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Thinking Functionally

Page history last edited by Matthew Podwysocki 11 years, 11 months ago

The intent of this session was to discuss the tenets of functional programming and how to take advantage of this paradigm.  The discussion led to moving from an imperative mindset to a more declarative style using functional programming techniques


The tenets of functional programming are:

  • Functions as first class values
  • Immutable by default
  • Functional purity


How do we move towards a functional style of programming?

  • Avoid mutable state
  • Functional composition over inheritance
  • Recursion over mutable state
  • Lazy evaluation over eager


Talked about the evolution of C# and how over time, has gathered functional programming aspects as it is not a true functional language.  With the advent of C# 3.0, we now have LINQ, Lambda Expressions, Extension methods, Better type inference, among others.  How it falls down is the lack of treating void as a type, limited lazy evaluation, no recursion optimization and no simple data types such as Tuples and Records.


Introduced F#, which is based on OCaml and a first class language in the .NET framework.  This language is first and foremost, a functional language, with imperative and object oriented constructs as well.  This language is well suited for data mining, scientific analysis, internal DSLs, as well as others.  This language has many features that we need as functional programmers to get our jobs done.


How does it affect our code?  Should be separated into three areas, in the large, in the medium and in the small.  In the large revolves around overall architecture of the system.  A lazy evaluated by default decision has the most impact here.  In the medium (at the class and interface level), it is affected by replacing OOP design patterns with functional composition and reuse.  In the small, we talk about small, reusable functions that can be passed around frequently as well as immutable by default data.


How do we get there?  Move from mutable to immutable.  Move from eager evaluation to lazy.  Move from interface driven to function driven.


Next was covered basic data structures in functional programming, such as tuples, records, lists, and discriminated unions. 


High order functions are functions that either take a function as an argument or return a function.  Such examples shown were Map (Select), FIlter (Where), Fold (Sum/Aggregate) and iterator.


Lazy evaluation is helpful when designing APIs.  We want to delay our work until the last possible second so that we get the best scalability and performance, instead of large blocking calls.  Such examples are reading from the disk, large calculations, and reading from a large data set.


Recursion is a technique that is used in functional programming in order to avoid mutable state.  Instead, we return a value which accumulates the value to be computed again.  Linear recursion is the most simple recursion where the function is called until the terminate condition.  Tail call recursion is where the last call is the call to the function.  This is important due to avoiding stack overflow issues for those languages optimized for the tail call.  Other techniques that can be used is by using Continuation Passing Style.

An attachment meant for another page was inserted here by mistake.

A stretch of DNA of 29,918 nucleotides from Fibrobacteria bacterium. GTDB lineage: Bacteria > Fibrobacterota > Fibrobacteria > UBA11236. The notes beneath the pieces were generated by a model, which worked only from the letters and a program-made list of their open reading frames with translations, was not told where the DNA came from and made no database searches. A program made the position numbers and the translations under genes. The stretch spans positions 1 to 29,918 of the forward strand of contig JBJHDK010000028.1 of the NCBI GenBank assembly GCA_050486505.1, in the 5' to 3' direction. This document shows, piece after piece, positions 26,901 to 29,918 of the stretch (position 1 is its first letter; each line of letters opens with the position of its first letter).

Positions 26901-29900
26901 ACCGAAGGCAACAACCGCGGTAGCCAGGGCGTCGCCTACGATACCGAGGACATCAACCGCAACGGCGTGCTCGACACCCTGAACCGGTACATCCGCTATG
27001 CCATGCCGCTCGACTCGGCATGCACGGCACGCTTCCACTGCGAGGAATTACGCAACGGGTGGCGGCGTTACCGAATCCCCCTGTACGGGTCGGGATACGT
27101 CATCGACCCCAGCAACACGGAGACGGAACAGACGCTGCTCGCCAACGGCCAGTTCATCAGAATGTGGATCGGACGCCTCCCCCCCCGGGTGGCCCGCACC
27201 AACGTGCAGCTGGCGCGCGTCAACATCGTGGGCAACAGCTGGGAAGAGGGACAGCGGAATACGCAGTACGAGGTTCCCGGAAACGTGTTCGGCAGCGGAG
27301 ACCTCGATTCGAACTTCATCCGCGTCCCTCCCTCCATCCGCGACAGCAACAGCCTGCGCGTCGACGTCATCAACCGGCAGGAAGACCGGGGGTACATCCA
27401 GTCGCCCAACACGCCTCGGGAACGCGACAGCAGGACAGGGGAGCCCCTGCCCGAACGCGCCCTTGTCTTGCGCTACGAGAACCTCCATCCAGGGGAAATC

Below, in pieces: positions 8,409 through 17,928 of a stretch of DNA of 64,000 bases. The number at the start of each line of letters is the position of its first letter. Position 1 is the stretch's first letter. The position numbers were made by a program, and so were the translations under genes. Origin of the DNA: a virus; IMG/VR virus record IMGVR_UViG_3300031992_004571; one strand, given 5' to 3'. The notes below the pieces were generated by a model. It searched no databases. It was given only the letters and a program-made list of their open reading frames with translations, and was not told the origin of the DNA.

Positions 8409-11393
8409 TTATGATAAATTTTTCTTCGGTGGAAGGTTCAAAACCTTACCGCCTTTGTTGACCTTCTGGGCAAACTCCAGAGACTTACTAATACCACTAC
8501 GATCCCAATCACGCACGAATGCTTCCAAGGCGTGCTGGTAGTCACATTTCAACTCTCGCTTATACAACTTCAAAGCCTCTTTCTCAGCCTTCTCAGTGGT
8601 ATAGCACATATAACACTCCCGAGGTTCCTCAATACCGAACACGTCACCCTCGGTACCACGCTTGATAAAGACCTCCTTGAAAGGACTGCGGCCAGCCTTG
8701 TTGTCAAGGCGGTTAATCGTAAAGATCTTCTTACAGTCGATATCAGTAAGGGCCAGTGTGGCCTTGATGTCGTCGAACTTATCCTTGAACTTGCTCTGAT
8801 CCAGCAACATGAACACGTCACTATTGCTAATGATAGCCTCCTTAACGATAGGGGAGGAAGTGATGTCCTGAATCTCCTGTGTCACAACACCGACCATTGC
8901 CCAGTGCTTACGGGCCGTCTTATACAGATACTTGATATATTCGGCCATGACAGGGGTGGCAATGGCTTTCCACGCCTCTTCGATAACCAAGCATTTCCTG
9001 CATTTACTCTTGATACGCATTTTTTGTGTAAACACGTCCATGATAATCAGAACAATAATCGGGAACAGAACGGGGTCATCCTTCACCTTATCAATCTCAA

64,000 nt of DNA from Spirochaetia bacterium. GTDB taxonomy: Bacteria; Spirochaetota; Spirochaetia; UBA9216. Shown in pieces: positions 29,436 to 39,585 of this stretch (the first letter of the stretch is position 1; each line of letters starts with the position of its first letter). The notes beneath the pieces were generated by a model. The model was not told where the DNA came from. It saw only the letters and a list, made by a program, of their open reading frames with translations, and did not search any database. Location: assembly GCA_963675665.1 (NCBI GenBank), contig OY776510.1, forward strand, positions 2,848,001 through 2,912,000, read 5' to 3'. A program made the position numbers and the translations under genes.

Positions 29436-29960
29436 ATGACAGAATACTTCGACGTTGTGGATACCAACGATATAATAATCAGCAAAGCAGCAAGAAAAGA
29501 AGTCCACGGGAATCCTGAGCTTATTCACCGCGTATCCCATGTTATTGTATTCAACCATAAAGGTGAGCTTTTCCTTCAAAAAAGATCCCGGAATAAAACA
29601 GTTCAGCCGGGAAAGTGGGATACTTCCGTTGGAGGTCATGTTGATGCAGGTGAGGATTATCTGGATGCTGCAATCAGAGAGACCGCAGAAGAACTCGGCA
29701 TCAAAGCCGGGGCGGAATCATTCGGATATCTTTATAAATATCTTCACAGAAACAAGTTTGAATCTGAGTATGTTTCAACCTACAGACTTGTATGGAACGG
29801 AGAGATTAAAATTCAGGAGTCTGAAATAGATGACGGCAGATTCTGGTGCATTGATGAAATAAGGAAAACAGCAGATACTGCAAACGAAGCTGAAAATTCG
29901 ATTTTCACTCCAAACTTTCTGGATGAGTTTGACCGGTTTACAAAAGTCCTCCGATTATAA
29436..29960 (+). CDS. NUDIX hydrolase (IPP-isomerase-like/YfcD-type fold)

Pattern Matching is one of the most important aspects of functional programming in that it allows us to tease apart data in interesting ways.  We can pattern match against guarded conditions, records, tuples, .NET types, literal values and so on.  Active patterns is a way to do advanced pattern matching to create new patterns.  Examples of this were regular expressions and filtering via file information.


Side topics such as memoization and list generation were discussed as well.  Memoziation is the ability to stored a computed result for later retrieval instead of recalculating each and every time.  List generation is the ability to generate sequences based upon any number of sources, whether it be literal integer values, files, web requests and so on.


Monads were a nice mind bending part of the discussion.  Monads are a way to supercharge values, where each type has a corresponding monadic type.  This allows the value to be interpreted by the underlying monadic structure.  Examples of monads discussed were the identity, maybe, list, error, async and software transactional memory.


One of the reasons that functional programming is becoming important is the message around concurrency.  By having an immutable by default and side effect free architecture, we can better look for ways to optimize for parallelization.  We took simple examples from serial code to parallel, using the Parallel Extensions for .NET and F# Async Computation Expressions.


But with any of this, there comes a price.  When mixing side effects with lazy evaluation, there are penalties.  One must be conscious of possible exceptions when dealing with closures, scope of exception handling and scope of resources.  Several examples showed where code can easily break in simple yet interesting ways.  So, how do we fix it?  Get rid of the side effects.  Maybe we should start thinking about a language that makes its side effects more explicit?  Maybe taking some cues from Haskell?  And what about Spec#?

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